The Application of Rheological Techniques in Selecting Plasticizers for PVC Processing
Kate E. Williamson, Emily McBride, William Arendt, May 2013
This paper focuses on three different rheometric techniques to analyze how dibenzoate and other plasticizers affect flexible polyvinyl chloride (PVC) processability. Both plastisol and melt compounds will be considered. This analysis includes the use of a research rheometer in an oscillatory mode to evaluate plastisols. A torque rheometer was used to evaluate melt compound formulations. New dibenzoate plasticizers and a new monobenzoate have been introduced and the nature of the solvator class of these new benzoates will be evaluated.
Thermal Stability of Castor Oil Derived Polyurethanes
Amber R. Tupper, Barbara A. Wheelden, Sunggyu Lee, May 2013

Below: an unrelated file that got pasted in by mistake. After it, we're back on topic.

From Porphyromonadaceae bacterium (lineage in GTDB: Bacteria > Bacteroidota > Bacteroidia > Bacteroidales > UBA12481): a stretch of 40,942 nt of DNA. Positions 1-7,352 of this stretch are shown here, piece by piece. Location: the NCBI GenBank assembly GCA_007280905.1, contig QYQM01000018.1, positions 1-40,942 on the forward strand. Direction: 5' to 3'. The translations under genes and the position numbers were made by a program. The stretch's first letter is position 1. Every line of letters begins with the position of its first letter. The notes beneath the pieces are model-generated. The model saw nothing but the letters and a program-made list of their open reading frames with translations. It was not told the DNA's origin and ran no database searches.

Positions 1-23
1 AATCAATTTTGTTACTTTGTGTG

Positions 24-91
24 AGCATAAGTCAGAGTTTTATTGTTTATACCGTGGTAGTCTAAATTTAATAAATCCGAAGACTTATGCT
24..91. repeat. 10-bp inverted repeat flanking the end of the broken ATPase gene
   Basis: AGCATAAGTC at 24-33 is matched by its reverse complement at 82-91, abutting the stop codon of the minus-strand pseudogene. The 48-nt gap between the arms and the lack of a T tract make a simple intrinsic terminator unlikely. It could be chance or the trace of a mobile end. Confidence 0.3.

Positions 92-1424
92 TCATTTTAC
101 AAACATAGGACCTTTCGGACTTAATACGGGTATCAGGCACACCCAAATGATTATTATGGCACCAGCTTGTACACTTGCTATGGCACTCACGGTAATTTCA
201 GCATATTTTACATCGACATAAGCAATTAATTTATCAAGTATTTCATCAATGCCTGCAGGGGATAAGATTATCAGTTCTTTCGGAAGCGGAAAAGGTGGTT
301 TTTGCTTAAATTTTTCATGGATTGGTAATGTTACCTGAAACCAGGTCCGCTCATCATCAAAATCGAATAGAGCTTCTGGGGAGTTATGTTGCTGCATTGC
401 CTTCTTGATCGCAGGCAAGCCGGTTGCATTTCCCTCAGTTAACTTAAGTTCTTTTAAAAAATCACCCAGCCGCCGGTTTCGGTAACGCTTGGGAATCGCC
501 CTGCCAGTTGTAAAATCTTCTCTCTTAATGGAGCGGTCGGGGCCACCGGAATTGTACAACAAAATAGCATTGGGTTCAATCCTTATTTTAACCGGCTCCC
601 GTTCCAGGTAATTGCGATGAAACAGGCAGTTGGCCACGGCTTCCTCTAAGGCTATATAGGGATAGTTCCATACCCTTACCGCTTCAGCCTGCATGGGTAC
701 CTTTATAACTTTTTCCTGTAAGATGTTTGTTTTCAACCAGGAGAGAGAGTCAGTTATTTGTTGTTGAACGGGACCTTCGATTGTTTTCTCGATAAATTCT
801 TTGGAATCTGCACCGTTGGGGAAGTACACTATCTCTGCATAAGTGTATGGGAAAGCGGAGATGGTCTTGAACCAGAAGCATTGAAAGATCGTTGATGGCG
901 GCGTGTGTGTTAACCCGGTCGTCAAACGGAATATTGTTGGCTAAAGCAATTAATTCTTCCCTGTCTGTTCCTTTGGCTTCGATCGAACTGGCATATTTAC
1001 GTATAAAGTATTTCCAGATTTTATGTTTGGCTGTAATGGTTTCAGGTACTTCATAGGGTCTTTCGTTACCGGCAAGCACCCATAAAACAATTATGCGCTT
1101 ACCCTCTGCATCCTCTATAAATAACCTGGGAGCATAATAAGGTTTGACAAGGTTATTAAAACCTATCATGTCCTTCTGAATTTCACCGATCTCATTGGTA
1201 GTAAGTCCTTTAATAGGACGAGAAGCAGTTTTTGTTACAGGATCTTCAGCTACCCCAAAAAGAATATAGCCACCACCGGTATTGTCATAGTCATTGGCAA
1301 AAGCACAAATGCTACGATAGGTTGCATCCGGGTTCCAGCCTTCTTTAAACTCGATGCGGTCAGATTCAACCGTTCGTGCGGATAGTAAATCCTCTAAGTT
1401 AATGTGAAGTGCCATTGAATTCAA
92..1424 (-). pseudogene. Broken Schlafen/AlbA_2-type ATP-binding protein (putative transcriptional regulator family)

Polyurethanes synthesized using both unmodified and epoxidized, ring opened castor oil as a polyol were prepared and their thermal properties tested using thermogravimetric analysis and differential scanning calorimetry. Chemical changes upon degradation were investigated using Fourier transform infrared spectroscopy. The kinetics of degradation were elucidated using the Flynn-Wall and Flynn procedures. Epoxidized castor oil produces a rigid polyurethane exhibiting glassy behavior at ambient temperatures. All methods to determine activation energy of degradation indicate that, in a nitrogen environment, polyurethanes from unmodified castor oil are more thermally stable than those from modified castor oil. The appearance of peaks corresponding to amines, amides, and esters in FITR analysis of degraded samples suggests that the initial degradation step of the polyurethanes studied is the breaking of the urethane bond.
Effects of Glycerin Antifreeze on CPVC
Paul Gramann, Javier Cruz, David Grewell, Melissa Montablo-Lomboy, Tong Wang, May 2013